Objectives: To develop the ﬁrst high-resolution, multi-scale model of cervical non-invasive vagus
nerve stimulation (nVNS) and to predict vagus ﬁber type activation, given clinically relevant rheobase thresholds.
Methods: An MRI-derived Finite Element Method (FEM) model was developed to accurately simulate key
macroscopic (e.g., skin, soft tissue, muscle) and mesoscopic (cervical enlargement, vertebral arch
and foramen, cerebral spinal ﬂuid [CSF], nerve sheath) tissue components to predict extracellular
potential, electric ﬁeld (E-Field), and activating function along the vagus nerve. Micro- scopic
scale biophysical models of axons were developed to compare axons of varying size (Aa-, Ab- and
Ad-, B, and C-ﬁbers). Rheobase threshold estimates were based on a step function waveform.
Results: Macro-scale accuracy was found to determine E-Field magnitudes around the vagus nerve,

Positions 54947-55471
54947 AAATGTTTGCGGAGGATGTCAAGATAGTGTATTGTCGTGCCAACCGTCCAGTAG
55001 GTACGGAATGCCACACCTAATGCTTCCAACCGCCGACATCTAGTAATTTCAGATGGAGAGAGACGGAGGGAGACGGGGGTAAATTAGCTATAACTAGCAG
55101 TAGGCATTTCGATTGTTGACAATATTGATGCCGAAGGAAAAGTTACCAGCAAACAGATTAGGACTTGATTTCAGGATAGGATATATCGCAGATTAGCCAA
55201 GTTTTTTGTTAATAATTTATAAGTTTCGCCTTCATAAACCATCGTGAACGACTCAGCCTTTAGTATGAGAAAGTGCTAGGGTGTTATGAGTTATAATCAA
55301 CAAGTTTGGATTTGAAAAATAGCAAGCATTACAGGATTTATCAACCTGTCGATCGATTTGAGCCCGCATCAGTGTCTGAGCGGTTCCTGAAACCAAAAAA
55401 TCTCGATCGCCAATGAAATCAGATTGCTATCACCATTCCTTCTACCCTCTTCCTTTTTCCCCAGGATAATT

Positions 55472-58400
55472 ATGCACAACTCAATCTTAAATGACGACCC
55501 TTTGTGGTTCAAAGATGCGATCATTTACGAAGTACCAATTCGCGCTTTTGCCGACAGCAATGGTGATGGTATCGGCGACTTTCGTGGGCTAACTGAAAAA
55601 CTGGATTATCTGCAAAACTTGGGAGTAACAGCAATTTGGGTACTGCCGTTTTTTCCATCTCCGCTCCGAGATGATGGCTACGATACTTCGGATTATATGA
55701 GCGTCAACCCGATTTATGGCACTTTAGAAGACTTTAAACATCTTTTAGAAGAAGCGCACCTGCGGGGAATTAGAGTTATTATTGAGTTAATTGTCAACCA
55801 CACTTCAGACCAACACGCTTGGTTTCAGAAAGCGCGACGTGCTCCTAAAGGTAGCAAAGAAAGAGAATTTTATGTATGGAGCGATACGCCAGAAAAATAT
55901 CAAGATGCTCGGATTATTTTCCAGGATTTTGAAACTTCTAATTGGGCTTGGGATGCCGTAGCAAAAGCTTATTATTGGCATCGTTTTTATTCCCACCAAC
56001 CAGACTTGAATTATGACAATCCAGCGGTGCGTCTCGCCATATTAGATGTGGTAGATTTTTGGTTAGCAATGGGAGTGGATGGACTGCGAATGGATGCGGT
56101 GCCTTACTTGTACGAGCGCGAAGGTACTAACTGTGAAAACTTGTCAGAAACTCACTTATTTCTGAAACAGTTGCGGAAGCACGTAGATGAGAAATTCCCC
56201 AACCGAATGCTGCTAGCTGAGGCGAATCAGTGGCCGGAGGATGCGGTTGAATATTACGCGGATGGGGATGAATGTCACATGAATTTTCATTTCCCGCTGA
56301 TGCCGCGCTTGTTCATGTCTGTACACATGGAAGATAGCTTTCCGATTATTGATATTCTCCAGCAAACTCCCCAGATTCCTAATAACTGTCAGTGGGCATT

while meso-scale precision determined E-ﬁeld changes (activating function). Mesoscopic anatomical
details that capture vagus nerve passage through a changing tissue environment (e.g., bone to soft
tissue) profoundly enhanced predicted axon sensitivity while encapsulation in homogenous tissue
(e.g., nerve sheath) dulled axon sensitivity to nVNS.
Conclusions: These ﬁndings indicate that realistic and precise modeling at both macroscopic and
mesoscopic scales are needed for quantitative predictions of vagus nerve activation. Based on this
approach, we predict conventional cervical nVNS protocols can activate A- and B- but not C-ﬁbers.
Our state-of-the-art implementation across scales is equally valuable for models of spinal cord
stimulation, cortex/deep brain stimulation, and other peripheral/cranial nerve models.
Full PDF : High resolution MSCM
Event Time and Location: Wednesday, October 18th @ 3PM in Steinman Hall Rm 402
Dr. Qi Wang (Department of Biomedical Engineering, Columbia University), Top-down and bottom-up modulation of neural coding in the somatosensory thalamus.